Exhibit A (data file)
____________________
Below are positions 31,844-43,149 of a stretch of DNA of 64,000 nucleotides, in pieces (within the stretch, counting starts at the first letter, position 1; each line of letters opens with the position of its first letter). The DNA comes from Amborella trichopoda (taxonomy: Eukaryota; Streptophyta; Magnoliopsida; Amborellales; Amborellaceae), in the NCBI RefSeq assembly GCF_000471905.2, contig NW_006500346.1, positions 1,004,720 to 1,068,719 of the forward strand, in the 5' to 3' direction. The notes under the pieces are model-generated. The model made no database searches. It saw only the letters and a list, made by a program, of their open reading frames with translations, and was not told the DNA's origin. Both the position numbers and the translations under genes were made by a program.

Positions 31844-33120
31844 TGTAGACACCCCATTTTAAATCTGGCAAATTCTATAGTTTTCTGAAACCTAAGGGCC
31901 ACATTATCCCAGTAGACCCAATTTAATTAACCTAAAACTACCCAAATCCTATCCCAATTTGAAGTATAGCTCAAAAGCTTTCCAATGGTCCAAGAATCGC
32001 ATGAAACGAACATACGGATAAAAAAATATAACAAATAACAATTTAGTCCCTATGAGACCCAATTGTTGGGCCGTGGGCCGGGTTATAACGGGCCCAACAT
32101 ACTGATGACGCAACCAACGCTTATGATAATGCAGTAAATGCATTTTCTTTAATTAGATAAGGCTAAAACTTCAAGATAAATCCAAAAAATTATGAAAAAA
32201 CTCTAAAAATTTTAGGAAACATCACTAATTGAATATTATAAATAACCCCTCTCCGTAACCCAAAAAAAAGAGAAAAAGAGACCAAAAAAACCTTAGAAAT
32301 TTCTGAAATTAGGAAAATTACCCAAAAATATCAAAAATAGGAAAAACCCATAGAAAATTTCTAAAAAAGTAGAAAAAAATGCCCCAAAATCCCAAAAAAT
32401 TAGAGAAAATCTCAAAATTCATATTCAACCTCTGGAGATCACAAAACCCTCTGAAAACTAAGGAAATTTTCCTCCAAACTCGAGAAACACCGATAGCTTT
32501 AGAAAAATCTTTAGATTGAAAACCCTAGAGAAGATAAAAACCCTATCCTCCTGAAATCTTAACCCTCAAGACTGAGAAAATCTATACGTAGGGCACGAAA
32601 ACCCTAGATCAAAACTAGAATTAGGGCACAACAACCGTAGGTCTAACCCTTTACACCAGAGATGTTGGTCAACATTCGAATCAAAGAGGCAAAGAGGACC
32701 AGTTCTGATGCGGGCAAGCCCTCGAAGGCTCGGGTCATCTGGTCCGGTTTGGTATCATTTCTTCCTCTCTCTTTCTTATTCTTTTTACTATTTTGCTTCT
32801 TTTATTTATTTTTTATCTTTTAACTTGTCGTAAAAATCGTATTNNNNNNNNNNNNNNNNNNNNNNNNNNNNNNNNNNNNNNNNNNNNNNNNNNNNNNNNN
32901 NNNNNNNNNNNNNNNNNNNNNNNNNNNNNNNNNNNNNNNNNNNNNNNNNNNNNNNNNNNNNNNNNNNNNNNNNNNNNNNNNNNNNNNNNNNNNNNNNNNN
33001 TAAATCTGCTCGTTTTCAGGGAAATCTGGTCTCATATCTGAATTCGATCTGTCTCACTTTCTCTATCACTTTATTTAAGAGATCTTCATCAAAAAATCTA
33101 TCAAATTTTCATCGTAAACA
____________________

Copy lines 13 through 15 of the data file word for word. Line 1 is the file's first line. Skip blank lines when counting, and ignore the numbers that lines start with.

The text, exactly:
32801 TTTATTTATTTTTTATCTTTTAACTTGTCGTAAAAATCGTATTNNNNNNNNNNNNNNNNNNNNNNNNNNNNNNNNNNNNNNNNNNNNNNNNNNNNNNNNN
32901 NNNNNNNNNNNNNNNNNNNNNNNNNNNNNNNNNNNNNNNNNNNNNNNNNNNNNNNNNNNNNNNNNNNNNNNNNNNNNNNNNNNNNNNNNNNNNNNNNNNN
33001 TAAATCTGCTCGTTTTCAGGGAAATCTGGTCTCATATCTGAATTCGATCTGTCTCACTTTCTCTATCACTTTATTTAAGAGATCTTCATCAAAAAATCTA